(Article changed on February 2, 2014 at 12:41)
On 31 January 2014, Gallup issued their latest report on the "Liberal" and "Conservative" affiliations of residents within the 50 states plus D.C., and these ideological rankings of the states plus D.C. were almost identical to the rankings of the states plus D.C. along the high "Per Capita Personal Income" versus low "Per Capita Personal Income" from the U.S. Census Bureau (see page 26 of that document, p. 44 of the .pdf). The most liberal was D.C.; the richest was also D.C. The second-most conservative was Mississippi; the poorest was also Mississippi.
Here are the ten most liberal states, in order: D.C., Vermont, Massachusetts, Hawaii, New York, Connecticut, Delaware, New Jersey, California, Maine.
Here are the ten richest (PCPI) states (also in order): D.C., Connecticut, Massachusetts, New Jersey, New York, Maryland, Wyoming, Virginia, New Hampshire, Alaska.
5 states are on both of those top-10 lists.
And here are the ten most conservative states: Wyoming, Mississippi, Idaho, Utah, Louisiana, Arkansas, Alabama, Tennessee, North Dakota, South Carolina.
Here are the ten poorest (lowest PCPI) states: Mississippi, Idaho, West Virginia, Utah, South Carolina, Arkansas, Kentucky, New Mexico, Alabama, Arizona.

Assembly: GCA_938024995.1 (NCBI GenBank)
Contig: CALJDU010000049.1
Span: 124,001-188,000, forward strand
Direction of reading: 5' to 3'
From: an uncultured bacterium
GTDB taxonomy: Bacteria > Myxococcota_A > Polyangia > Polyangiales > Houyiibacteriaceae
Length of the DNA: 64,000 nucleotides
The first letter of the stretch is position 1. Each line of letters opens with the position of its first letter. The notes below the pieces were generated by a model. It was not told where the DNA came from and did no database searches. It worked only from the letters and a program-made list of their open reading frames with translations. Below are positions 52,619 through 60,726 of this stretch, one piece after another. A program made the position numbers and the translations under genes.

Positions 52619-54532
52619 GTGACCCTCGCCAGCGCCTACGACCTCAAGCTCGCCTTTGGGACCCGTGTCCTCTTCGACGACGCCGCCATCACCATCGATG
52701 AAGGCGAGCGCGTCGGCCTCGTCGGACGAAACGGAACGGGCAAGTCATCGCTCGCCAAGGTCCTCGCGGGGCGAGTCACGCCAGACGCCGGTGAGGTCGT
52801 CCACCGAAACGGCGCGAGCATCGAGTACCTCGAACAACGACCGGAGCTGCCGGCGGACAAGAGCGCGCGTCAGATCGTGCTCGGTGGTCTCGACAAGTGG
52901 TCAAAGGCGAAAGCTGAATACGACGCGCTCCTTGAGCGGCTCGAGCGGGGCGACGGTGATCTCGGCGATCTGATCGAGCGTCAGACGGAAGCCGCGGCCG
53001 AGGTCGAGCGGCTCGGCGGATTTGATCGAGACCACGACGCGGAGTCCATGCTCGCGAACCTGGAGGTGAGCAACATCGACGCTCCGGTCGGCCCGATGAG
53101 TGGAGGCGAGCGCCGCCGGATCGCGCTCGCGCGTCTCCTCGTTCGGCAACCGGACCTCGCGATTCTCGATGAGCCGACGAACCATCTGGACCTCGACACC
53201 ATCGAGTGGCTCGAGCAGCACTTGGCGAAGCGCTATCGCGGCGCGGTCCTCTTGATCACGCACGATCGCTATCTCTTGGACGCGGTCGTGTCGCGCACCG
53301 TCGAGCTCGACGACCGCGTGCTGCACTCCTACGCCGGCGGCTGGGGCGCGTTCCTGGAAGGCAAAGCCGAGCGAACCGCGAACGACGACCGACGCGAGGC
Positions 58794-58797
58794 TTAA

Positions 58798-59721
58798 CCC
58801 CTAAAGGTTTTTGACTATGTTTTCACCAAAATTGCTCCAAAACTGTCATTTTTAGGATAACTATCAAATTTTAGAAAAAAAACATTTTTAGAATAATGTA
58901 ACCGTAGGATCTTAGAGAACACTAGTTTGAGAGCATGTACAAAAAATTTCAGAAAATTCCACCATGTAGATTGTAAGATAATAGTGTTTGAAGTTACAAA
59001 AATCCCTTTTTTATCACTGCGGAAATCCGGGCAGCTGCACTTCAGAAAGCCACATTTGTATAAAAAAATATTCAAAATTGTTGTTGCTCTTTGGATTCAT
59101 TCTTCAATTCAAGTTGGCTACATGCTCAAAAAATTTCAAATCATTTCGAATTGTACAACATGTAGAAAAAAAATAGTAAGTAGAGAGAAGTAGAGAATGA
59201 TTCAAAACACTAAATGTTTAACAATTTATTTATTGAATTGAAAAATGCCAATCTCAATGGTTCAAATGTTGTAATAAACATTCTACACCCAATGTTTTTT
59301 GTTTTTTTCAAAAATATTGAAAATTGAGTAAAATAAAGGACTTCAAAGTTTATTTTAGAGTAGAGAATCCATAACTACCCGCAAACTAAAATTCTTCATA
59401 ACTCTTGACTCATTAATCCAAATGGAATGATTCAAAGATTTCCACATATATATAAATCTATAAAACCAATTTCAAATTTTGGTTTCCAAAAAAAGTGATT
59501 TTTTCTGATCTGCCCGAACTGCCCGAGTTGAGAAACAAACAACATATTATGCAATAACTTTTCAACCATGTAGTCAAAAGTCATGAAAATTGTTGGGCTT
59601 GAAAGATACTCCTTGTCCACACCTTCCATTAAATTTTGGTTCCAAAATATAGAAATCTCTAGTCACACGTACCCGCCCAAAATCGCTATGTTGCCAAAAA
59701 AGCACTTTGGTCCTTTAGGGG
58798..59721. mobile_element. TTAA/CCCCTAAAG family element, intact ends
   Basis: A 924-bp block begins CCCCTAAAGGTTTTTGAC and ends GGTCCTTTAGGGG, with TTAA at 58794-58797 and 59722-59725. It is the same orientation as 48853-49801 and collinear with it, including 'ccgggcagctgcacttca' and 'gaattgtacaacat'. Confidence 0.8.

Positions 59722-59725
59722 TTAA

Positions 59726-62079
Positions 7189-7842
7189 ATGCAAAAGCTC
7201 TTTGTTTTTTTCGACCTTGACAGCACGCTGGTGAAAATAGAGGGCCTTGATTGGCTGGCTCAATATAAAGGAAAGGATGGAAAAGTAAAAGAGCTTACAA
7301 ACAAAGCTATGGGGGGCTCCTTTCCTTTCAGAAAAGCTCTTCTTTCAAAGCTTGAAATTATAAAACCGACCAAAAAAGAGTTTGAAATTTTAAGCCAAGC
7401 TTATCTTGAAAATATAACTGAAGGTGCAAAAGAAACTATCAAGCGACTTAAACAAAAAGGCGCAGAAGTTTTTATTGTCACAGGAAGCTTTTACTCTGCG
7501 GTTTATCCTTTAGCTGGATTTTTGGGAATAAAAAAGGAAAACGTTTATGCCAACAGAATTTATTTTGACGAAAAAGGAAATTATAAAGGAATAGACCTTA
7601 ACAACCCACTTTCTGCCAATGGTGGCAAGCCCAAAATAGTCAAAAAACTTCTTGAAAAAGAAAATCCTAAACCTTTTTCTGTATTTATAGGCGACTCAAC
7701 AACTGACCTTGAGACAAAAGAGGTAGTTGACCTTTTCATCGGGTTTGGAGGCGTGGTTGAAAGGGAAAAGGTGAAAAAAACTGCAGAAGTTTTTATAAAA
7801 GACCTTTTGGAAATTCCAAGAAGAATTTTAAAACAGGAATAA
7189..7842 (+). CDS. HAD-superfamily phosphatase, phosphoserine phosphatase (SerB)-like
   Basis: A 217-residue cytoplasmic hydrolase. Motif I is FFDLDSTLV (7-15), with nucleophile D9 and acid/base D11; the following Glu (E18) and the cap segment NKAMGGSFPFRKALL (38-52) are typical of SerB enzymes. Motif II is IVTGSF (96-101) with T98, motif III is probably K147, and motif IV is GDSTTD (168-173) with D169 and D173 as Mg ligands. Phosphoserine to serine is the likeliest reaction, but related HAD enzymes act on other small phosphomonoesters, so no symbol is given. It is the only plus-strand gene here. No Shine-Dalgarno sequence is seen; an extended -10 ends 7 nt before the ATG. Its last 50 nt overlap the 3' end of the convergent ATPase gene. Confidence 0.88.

6 states are on both of those top-10 lists.
The liberal states are the rich states, and the conservative states are the poor states.
How can one explain the exceptions, such as Wyoming's being (and it is by far) the most conservative state, and also being the 7th-highest on per capita personal income?
My theory to explain this is that conservatism has actually two components: aristocratic, and theocratic. Both the aristocracy, and the clergy, tend to be strongly conservative; aristocrats love the status-quo because they've got most of the wealth -- the status-quo is good for them; clergy love the status-quo because they're committed to worshipping the very personification of power -- The All-Powerful One, the All-Mighty, the Creator-God -- the supposed person who made things the way they are. Clergy believe: Might makes right. Aristocrats believe: A person's wealth is a measure of his worth. Both beliefs are conservative.
In Wyoming, the aristocracy are more in control; in Mississippi, the clergy are more in control. They're conservative for different reasons: greed in rich states, faith in poor states. In liberal states, neither the aristocracy nor the clergy are in control (though both always try to be).
On 13 February 2013, Gallup headlined "Mississippi Maintains Hold as Most Religious State; Vermont is the least religious," and reported a states-ranking that was, yet again, very close to the one for poverty. The ten most-religious states were: Mississippi, Utah, Alabama, Louisiana, Arkansas, South Carolina, Tennessee, North Carolina, Georgia, Oklahoma.
5 of those 10 are also among the 10 poorest states.
The ten least religious states are: Vermont, New Hampshire, Maine, Massachusetts, Oregon, Rhode Island, D.C., Washington (state), Connecticut, Alaska.
5 of those 10 are also among the highest PCPI states.